Rick led 50 minute sessions with Kindergarten, First Grade, Sixth Grade girls and Sixth Grade boys classes. The informal learning discussions featured lots of questions back and forth from both Rick and the students. The students were fully engaged and even the classroom teachers commented about what they were learning about bees! Rick was assisted in these discussions by Buzz, his loyal hand puppet, and Gene DiSalvo, who coordinated these sessions with the AJCS staff.

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AJCS requested that Rick and his bees return to the school in the Springtime. The school is also interested in getting support with their school garden. RPBBA is happy to help them with a Pollinator Garden Starter pack! It’s great to have beekeepers that are also Master Gardeners 🙂

Hollee Freeman gave a presentation to close to 200 people at Creative Mornings Richmond where she talked about finding sanctuary when working with bees.

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Thanks to everyone who talks with individuals, as well as, in small and large groups about beekeeping. Every little bit helps people understand the importance of honeybees in our ecosystem and just may encourage folks to become part of the beekeeping community or become bee-friendly in their gardens.

This Month in the Hive (February)

The cluster is still tight on most days. The cluster will break and move on days where the temperature exceeds 57 degrees in the hive. The queen remains in the cluster, and as the days lengthen, she will begin to lay a few more eggs each day. At this point, there are still no drones in the hive and workers will take cleansing flights on mild days.

As the cluster remains centered around the small brood nest, it will migrate upward as the lowest rows of capped brood hatch. The cluster will not quickly move up into new areas of honey after the brood nest forms, and mild days are important to the bees’ ability to move honey/pollen toward the cluster.

Around mid-February, maples begin to blossom and supply nectar and fresh pollen that are extraordinarily valuable to the growth of the hive. The maple blossom continues through mid-March. In areas of higher elevation, the maple blossoms start and end 7-14 days later. The bees will consume about 20 pounds of honey stores and nectar from maples. Alders may bloom in some locations and provide valuable variety in pollen proteins.

Tip: On a day that exceeds 55 degrees, open the hive and quickly check for sufficient food supplies, signs of disease, and to see if the queen is laying. Place a pollen patty near (but not directly on top of) the brood nest. More colonies are probably lost during this time of year than during all other winter months. A colony that is rearing brood will consume about 7 pounds of honey and nectar per week, and if the weather turns bad, a colony with small food reserves can quickly starve to death. Never allow the food stores to drop below 15 pounds. If they have less than 15 pounds of honey, start feeding stored honey or thick sugar syrup (one part sugar to one part water.) Remember, once you start feeding, you need to continue feeding until the bees no longer consume the syrup, or until the end of April.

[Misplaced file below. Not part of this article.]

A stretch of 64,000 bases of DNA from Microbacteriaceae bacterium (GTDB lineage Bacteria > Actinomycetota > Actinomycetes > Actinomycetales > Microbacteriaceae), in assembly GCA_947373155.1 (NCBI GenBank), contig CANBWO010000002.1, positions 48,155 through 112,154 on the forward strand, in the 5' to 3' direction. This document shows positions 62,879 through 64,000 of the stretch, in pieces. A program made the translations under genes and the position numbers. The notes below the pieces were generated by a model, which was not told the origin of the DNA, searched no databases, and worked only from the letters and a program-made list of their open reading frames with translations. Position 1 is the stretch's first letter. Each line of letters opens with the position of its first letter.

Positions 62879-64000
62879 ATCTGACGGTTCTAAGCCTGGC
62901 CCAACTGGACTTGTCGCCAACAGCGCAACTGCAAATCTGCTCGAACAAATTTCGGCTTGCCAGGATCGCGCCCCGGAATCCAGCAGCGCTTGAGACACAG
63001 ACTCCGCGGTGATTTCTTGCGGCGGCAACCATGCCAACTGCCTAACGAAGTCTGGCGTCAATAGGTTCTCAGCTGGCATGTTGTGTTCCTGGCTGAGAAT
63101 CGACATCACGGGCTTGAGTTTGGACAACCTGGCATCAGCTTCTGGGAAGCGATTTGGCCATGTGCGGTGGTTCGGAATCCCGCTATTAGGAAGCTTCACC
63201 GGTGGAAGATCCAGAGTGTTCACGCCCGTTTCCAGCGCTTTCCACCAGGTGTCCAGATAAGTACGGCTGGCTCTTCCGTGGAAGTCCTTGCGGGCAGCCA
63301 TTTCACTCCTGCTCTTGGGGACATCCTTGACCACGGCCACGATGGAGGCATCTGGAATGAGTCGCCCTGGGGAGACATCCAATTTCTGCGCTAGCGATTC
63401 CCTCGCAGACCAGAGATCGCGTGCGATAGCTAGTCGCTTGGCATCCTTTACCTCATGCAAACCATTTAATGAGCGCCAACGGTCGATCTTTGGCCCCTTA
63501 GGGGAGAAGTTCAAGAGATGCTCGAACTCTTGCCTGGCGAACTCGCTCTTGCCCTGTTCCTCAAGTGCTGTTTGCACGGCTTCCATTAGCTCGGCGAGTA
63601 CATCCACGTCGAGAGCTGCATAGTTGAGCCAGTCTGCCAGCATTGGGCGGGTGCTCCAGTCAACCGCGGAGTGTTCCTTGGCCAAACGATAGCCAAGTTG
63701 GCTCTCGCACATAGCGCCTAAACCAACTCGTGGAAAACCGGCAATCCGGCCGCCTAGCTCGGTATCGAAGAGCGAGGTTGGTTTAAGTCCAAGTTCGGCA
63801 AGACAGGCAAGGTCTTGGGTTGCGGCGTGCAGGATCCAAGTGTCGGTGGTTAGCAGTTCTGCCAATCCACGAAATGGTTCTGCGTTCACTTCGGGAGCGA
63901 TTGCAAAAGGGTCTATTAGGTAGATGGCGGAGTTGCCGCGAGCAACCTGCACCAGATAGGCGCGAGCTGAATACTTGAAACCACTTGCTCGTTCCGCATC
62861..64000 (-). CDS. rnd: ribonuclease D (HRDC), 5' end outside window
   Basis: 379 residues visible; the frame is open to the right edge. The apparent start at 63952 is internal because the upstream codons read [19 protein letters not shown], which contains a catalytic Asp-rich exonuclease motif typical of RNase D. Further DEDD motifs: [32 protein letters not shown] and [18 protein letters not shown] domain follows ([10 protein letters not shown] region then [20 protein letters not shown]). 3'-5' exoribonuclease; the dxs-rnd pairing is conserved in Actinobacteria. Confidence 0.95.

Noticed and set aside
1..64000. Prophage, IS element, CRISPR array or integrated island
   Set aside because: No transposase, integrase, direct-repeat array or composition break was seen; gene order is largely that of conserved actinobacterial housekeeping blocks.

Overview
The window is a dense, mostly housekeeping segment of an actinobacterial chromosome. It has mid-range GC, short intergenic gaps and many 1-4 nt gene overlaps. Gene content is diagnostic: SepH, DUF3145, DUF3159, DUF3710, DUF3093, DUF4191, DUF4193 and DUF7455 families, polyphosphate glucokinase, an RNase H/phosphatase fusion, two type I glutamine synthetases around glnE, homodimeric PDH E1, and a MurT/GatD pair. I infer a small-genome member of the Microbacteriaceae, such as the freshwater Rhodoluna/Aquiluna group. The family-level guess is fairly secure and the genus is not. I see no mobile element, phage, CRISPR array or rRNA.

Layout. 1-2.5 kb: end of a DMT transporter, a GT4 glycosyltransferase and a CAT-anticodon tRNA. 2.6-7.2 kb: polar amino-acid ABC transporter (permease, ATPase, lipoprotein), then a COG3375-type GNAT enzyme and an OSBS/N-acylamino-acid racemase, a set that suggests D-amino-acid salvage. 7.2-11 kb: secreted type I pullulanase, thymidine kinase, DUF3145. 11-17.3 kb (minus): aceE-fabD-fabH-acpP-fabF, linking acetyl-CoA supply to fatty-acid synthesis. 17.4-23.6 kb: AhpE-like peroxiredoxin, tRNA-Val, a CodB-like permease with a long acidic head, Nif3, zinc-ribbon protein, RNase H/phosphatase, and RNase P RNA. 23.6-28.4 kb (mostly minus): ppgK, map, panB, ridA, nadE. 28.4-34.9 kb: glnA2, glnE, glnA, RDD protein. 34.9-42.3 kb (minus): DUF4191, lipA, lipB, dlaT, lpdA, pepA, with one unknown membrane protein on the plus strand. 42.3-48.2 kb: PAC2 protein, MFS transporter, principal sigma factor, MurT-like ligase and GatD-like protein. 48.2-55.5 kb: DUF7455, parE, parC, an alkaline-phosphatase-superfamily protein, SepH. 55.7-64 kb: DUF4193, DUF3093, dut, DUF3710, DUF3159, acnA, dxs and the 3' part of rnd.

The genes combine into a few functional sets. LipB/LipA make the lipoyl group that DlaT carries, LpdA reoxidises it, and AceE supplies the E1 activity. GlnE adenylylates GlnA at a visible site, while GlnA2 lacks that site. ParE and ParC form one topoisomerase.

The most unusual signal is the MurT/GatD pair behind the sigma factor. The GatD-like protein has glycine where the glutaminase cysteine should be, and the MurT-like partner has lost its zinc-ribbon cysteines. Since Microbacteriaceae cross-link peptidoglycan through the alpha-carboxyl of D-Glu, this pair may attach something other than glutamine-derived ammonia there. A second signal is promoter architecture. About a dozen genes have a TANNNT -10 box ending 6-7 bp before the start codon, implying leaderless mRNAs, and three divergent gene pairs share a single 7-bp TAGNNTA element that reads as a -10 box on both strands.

Consider whether to sign up for that “Advanced Beekeeper Course.” Attend bee club meetings and get equipment ready for spring. At this time of year, you may be advised to “reverse” the brood boxes on a hive with two brood boxes. It is too early in the year to perform this task with safety, so delay this task until you are confident that warmer weather has arrived. The first week of February may be a good time to add a pollen patty or candy board to a hive that is raising brood. If you enter the hive, you may consider moving a frame of honey from the outside of the hive to an area much closer to the brood nest. Do not place a frame of frozen honey immediately adjacent to the brood nest, however.

Decide now how you are going to deal with the issue of swarms in April, May and June. Read and study the options, and seek advice. Prepare a bait hive now if you are going to use it later in the spring. If you are going to use more equipment to hold queen cells and deal with swarms, then take steps to obtain that equipment. https://buzzwordhoney.com/wp-content/uploads/2012/12/Northern-Virginia-Honeybee-Annual-Cycle.pdf]

What’s in Bloom (according to Maymont)

Wintersweet, Witch Hazel, Conifers, Holly in Fruit


Final Word

If you are not a member of RPBBA, we encourage you to join and bee active. You can join on our website. We are always looking for ways to improve communications in the club. If you have any ideas or suggestions, please let me know.

With February full of events,we will probably see a lot of each other!

Don’t forget to check out our Calendar of Events to keep up to date.

Hollee Freeman
Communications 🐝

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Keep up with what RPBBA is doing, see Calendar of Events!